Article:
For the second time in two weeks anarchy broke out at the Poipet border checkpoint Monday, as 70 military police and immigration police officers clashed with more than 100 secondhand-clothes vendors, according to officials.
The vendors were allegedly trying to tear down a metal barricade and push their way into Thailand without paying to cross the border, O’Chrov district police chief Oeung Song You said by Tuesday.
“We just blocked them from exporting the clothes because they did not pay fees,” he said.
No one was injured in the clash, which caused delays for foreigners and other merchants attempting to cross the border with Thailand, Oeung Song You said.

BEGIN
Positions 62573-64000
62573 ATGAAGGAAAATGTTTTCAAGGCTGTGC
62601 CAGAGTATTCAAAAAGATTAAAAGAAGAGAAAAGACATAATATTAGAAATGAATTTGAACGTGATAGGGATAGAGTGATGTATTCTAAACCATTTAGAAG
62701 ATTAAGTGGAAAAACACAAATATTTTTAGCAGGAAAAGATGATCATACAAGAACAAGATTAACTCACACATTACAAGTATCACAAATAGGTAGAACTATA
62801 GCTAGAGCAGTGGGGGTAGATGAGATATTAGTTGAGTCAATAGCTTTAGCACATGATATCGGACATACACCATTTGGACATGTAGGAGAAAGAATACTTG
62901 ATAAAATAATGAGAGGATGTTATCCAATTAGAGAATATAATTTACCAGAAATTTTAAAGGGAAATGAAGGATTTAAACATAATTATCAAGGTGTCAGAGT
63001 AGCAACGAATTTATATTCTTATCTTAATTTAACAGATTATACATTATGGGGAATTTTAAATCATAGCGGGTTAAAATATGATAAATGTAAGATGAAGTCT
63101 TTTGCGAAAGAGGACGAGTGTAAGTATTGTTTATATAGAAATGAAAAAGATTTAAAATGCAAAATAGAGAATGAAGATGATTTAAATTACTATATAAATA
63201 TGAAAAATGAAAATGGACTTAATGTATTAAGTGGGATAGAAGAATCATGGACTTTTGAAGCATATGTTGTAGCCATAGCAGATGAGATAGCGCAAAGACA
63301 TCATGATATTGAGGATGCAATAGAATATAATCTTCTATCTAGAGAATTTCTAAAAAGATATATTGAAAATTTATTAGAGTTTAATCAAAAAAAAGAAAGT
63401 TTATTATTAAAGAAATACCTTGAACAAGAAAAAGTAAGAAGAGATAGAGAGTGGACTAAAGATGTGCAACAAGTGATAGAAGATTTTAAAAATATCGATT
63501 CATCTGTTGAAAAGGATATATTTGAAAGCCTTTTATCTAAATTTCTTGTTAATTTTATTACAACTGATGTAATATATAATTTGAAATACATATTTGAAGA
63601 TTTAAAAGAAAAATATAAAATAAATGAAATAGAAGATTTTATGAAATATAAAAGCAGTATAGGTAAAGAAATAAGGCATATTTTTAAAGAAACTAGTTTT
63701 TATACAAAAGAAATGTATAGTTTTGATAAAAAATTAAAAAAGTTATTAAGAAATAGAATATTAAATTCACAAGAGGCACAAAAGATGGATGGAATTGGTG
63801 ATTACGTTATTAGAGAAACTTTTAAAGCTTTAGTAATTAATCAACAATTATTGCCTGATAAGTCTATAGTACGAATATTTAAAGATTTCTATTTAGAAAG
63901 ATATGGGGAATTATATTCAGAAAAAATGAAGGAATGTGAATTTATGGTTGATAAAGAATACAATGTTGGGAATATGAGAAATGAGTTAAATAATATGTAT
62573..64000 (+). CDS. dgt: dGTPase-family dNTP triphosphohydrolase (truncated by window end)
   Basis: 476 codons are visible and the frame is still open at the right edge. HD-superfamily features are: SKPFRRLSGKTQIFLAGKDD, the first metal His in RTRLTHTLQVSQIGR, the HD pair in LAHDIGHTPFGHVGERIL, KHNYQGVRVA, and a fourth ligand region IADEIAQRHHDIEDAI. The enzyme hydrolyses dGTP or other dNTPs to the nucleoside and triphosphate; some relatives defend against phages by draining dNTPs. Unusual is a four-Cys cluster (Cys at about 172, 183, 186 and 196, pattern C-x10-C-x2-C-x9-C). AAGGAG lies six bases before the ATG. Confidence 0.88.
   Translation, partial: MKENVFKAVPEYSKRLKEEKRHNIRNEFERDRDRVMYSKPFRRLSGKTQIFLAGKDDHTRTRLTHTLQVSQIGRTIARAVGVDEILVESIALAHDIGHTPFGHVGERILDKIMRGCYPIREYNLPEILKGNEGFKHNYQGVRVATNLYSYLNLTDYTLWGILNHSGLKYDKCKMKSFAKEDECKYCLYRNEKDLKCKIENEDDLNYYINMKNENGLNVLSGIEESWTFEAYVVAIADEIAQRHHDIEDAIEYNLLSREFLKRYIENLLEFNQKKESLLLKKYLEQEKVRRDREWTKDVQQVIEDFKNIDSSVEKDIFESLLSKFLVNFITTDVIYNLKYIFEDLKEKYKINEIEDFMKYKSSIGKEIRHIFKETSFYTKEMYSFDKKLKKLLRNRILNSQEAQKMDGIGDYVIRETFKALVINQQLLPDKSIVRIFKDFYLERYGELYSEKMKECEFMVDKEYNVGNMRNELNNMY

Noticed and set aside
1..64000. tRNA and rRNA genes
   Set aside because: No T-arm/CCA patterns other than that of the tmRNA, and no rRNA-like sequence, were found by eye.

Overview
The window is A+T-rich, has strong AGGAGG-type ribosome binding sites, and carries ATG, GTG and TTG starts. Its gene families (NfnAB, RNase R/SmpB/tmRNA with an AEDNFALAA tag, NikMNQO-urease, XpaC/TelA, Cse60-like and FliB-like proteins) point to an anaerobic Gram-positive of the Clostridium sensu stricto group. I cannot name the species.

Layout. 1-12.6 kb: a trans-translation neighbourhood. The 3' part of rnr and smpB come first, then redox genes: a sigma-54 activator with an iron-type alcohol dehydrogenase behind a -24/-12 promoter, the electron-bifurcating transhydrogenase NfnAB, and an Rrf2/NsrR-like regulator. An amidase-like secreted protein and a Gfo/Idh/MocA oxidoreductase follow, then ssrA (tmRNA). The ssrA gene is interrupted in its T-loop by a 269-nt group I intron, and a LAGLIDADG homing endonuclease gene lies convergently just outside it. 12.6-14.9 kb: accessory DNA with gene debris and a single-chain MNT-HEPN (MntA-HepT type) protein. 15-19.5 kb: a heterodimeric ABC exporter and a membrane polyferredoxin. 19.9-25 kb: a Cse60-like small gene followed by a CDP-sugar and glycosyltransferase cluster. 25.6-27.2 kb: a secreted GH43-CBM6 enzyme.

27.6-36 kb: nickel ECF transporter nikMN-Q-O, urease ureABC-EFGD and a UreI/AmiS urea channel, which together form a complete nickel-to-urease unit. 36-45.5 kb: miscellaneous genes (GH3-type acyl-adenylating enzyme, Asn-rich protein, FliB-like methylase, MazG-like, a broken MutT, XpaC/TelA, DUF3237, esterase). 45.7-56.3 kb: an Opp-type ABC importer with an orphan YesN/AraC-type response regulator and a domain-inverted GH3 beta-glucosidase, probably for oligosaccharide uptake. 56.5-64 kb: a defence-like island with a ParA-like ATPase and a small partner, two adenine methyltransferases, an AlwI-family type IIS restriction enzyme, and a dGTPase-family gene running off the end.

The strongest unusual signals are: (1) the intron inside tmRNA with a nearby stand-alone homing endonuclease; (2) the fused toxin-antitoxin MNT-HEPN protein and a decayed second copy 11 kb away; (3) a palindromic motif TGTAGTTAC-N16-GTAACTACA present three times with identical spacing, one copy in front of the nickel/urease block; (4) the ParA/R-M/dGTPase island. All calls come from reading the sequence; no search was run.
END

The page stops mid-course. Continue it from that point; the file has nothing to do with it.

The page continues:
Banteay Meanchey Deputy Governor Em Phoansophal said provincial authorities had demanded since Thursday that vendors crossing the border pay 150 riel per kg of merchandise. The charge to vendors is for using public streets to load and unload their stock, he said.
Before Thursday, most vendors simply bribed officials and ignored the fee, he said, adding the secondhand-clothes vendors are the only group refusing to pay.
“I could not let this anarchy go on longer. I will use the law. I have a solution to end this,” he said, adding the government will attempt to renegotiate the fee with the vendors rather than re-erect the barricade.
Em Phoansophal estimated that the province had lost $76,000 per year since 2004 due to uncollected border-crossing fees.
The Poipet border crossing is internationally renowned for being difficult for tourists to cross, and from Dec 10 to 12 rival taxi and bus company employees manhandled and shoved tourists in an aggressive competition for business at the checkpoint.
In some cases employees ripped bags off tourist’s shoulders placing them into their vehicles.